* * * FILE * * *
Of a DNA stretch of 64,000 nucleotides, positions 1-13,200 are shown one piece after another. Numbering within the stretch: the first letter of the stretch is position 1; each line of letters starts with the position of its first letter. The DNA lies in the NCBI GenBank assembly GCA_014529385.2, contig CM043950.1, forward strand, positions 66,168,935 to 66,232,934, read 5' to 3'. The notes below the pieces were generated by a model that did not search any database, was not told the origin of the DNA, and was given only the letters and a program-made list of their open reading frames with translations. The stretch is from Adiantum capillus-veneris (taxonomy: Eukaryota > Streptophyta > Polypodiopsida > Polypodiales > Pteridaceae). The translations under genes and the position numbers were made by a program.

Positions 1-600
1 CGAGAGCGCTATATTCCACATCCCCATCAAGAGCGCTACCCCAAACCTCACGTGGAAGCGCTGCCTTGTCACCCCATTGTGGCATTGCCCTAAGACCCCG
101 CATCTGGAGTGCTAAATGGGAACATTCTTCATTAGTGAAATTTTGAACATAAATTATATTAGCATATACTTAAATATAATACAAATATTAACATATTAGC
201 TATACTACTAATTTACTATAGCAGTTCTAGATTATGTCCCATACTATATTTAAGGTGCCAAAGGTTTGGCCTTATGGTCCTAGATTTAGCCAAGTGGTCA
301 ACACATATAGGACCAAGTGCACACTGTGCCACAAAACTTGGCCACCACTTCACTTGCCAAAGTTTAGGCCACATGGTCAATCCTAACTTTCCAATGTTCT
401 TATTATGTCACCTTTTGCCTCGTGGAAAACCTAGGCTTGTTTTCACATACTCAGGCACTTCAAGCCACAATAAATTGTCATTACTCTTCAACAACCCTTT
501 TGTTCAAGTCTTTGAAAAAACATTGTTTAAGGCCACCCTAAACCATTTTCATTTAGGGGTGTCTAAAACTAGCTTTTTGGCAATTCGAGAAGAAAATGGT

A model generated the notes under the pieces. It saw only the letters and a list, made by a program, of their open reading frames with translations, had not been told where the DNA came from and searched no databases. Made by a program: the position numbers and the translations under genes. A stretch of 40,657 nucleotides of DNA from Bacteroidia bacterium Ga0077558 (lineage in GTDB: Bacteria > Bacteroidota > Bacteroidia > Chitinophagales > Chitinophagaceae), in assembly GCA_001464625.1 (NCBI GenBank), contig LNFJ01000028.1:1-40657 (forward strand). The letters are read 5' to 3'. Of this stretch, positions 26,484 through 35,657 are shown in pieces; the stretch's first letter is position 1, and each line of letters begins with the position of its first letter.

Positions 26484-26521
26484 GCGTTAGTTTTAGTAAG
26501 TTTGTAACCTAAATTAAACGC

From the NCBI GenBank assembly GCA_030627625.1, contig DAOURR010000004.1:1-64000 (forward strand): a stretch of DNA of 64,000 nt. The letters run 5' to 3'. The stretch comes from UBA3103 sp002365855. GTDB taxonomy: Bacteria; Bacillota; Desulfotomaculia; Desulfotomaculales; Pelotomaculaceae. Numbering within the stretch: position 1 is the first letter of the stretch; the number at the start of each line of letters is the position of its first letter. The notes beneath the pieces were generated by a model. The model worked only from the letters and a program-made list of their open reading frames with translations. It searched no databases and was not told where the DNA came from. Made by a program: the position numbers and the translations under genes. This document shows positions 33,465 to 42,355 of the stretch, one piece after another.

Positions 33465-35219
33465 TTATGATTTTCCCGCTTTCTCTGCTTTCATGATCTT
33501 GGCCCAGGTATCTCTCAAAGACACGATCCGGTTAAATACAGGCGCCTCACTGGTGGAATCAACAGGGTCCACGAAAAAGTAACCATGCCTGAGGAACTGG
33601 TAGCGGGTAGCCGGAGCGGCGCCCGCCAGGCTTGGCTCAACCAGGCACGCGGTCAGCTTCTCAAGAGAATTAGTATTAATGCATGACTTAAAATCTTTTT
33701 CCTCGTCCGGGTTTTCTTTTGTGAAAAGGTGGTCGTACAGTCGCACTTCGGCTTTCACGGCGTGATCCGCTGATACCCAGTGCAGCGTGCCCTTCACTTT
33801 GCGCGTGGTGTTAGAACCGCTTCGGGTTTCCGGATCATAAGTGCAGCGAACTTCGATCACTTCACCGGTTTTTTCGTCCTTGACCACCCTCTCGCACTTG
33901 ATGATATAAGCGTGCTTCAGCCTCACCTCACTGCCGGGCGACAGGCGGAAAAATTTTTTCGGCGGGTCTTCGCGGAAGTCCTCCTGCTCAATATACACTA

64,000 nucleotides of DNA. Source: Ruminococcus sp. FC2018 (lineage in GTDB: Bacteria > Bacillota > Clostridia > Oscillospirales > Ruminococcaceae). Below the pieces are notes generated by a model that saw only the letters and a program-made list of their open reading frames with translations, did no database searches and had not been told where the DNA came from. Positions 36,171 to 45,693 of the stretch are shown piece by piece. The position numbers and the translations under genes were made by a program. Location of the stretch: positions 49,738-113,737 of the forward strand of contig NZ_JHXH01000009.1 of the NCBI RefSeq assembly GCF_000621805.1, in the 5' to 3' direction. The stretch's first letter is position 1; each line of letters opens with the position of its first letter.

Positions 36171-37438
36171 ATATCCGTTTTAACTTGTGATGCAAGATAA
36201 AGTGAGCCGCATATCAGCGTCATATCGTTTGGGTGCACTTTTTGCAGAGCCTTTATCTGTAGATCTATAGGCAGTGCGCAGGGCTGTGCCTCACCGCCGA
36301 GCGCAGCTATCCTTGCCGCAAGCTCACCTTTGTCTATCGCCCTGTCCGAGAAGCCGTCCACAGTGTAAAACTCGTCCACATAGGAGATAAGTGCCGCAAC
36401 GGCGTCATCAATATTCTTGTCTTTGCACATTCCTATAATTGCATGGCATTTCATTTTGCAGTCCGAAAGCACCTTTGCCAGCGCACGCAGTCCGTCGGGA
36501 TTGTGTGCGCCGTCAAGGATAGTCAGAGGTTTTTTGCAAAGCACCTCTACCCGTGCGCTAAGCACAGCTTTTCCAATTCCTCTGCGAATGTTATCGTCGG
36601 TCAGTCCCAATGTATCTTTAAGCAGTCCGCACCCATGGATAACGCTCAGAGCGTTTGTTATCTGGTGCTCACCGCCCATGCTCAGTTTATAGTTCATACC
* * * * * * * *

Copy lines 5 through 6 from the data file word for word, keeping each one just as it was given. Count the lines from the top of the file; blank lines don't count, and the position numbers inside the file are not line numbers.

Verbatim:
201 TATACTACTAATTTACTATAGCAGTTCTAGATTATGTCCCATACTATATTTAAGGTGCCAAAGGTTTGGCCTTATGGTCCTAGATTTAGCCAAGTGGTCA
301 ACACATATAGGACCAAGTGCACACTGTGCCACAAAACTTGGCCACCACTTCACTTGCCAAAGTTTAGGCCACATGGTCAATCCTAACTTTCCAATGTTCT